Western Pennsylvania School for the Deaf
BotsIQ: A level playing field for students of all abilities.
Industry Technical Advisor: New Century Careers
WPSD BotsIQ Team
Tony Dimenno, a job coach at WPSD, has worked with Team WPSD two of the four years they have competed. He has found that Bots IQ is a perfect fit as part of the school’s vocational curriculum.
The blend of cognitive and manual skills is part of the attraction. “Some have ideas and plans about design that are great,” Tony says. “Others find the mechanical aspect is easier.” But one thing the 2010 teammates had in common — their motivation to learn to use the machinery.
All teams adapt in different ways. “We emphasized the safety aspect by focusing on the consequences,” Tony explains. The documentation paperwork – a competition requirement – is daunting for most teams. “We made sure we were communicating in ways that the team understood the reason for the paperwork, not just the words.”
But, in the end, BotsIQ seems to have a language of its own. At school, it was not unusual for students to just stop by to see how the bot was developing. “They had many questions about the bot we were building,” Tony says. “And the team was happy to answer all of them!” At the competition, Tony was amazed to find one of the team members so comfortable in the common ground of the BotsIQ environment that he proudly ushered members of other schools’ teams to check out “The Silencer.”
Highlands High School
BotsIQ: It is the most challenging thing we have ever done
Industry Technical Advisor: F- Squared & Evco Machining
John Malobicky and members of the Highlands Team
It was local manufacturer F Squared who came to Highlands High School in search of a BotsIQ partner. And they found mechanical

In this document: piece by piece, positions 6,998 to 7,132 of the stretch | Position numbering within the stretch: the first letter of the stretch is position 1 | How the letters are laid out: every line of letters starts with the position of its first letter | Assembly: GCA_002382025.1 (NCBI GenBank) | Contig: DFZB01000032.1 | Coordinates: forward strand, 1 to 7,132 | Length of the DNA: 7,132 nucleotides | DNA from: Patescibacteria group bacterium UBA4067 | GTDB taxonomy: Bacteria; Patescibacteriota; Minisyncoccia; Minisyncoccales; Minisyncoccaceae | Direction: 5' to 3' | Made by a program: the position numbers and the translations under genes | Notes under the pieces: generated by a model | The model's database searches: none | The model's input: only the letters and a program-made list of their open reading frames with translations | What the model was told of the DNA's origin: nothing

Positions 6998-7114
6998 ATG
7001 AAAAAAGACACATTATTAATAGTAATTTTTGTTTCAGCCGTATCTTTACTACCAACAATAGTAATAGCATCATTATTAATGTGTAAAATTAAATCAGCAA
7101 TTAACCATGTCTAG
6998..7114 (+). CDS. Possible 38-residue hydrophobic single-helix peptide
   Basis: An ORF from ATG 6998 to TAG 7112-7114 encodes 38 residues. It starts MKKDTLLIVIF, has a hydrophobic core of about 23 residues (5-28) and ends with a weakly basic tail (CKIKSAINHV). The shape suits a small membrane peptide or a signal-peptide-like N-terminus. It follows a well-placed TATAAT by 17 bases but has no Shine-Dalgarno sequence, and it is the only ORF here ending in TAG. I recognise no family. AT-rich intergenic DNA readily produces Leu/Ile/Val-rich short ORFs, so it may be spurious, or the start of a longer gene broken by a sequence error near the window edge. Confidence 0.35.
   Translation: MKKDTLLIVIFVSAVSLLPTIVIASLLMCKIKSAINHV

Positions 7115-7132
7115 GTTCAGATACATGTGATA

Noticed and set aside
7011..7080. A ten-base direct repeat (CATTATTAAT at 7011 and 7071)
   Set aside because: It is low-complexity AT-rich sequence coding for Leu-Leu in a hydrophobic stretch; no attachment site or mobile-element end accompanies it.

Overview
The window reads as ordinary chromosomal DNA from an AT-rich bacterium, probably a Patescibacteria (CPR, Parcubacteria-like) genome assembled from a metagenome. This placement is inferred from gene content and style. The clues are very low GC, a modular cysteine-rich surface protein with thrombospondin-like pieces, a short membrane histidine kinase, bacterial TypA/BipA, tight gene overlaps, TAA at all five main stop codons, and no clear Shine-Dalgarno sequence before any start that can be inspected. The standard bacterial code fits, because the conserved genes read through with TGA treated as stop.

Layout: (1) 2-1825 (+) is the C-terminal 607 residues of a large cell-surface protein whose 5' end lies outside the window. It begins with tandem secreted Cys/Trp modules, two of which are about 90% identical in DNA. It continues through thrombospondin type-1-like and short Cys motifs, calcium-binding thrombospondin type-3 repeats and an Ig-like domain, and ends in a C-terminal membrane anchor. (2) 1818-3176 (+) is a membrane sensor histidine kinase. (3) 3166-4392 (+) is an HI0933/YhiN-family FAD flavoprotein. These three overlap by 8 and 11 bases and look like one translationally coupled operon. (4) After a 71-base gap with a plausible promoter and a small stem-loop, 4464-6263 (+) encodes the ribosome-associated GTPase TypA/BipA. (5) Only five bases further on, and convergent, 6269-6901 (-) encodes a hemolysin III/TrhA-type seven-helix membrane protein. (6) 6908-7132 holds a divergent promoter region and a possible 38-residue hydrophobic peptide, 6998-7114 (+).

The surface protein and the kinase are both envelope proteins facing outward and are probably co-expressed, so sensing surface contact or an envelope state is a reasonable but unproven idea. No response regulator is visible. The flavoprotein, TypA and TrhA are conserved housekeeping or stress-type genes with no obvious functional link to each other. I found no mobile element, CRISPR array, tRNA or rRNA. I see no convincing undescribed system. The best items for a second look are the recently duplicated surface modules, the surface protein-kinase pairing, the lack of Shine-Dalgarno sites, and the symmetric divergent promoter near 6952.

engineer-turned-teacher John Malobicky ready for the challenge.
John had written a curriculum for an entry-level course in engineering, which Robert Morris University had approved for three college credits. John was teaching it at Highlands. “BotsIQ requirements were an ideal match for the capstone project for the course,” John realized. “What’s more, it offered students hands-on application of the principles critical in meeting the course requirements: teamwork, scheduling, project management, budgeting and production control, among other engineering concepts.
Team Axiom produced its bot design with CAD at the school and then worked in RMU labs alongside college professors like Dr. Sushil Acharya and Dr. Arif Sirinterlikci to do the rapid prototype work.
John is an advocate for originality. While both Highlands teams are able to salvage parts from year to year, he wants students to gain as much engineering experience as possible. So they start from scratch each year.
“It takes a lot more time, “ he concedes. And students agree. ”It is the
most challenging thing we have ever done,” they write in their project evaluations. But in the end, they share a collective sense of pride: “We never thought we’d get it done!” And they did – for the second year in a row!
Eastern Westmoreland CTC
Bots IQ: The perfect educational tool to stimulate interest in the industry.
Industry Technical Advisor: Kennametal Knowledge Center & Westmoreland Mechanical Testing and Research, Inc.
A short conversation with Marie Bowers, administrative director at Eastern Westmoreland CTC, will convince you that her career move to career and technical education suits her. So it is no wonder she has been involved with BotsIQ all five years.
She credits manufacturing professionals like Hamill’s CEO Jeff Kelly and Human Resources manager Phyllis Miller for her initial interest. “The executives involved with BotsIQ as organizers and coaches for the teams are a great reflection on the industry,” Marie says.
Marie calls Bots IQ “the perfect educational tool to stimulate interest in the industry.” The students get real-life, workplace-like experience in the process. “The deadlines are real.” Westinghouse Mechanical Testing and Research and TSI Titanium, this year’s business partners, were generous not only with their time, but their resources. While the CTC can design and build a bot from scratch on-site, technical guidance and donations of supplies play a key role in producing a quality bot.
“BotsIQ brings together students from various departments – mechanical engineering, machining and welding – to work toward a common goal and solve problems. This results in cross training and teamwork that will carry over into the workforce someday,” Marie believes.
Eastern Westmoreland CTC 2010 Bots IQ Team
Business partners gain, too. “Competition days are great opportunities for students to network with potential employers,” says teacher/advisor Ken Pedder. More than one EWCTC student has caught the eye of a local manufacturer. Composidie Inc. in Apollo has a student completing his worksite co-op training there. And Oberg Industries in Freeport has expressed interest in a 2010 team member.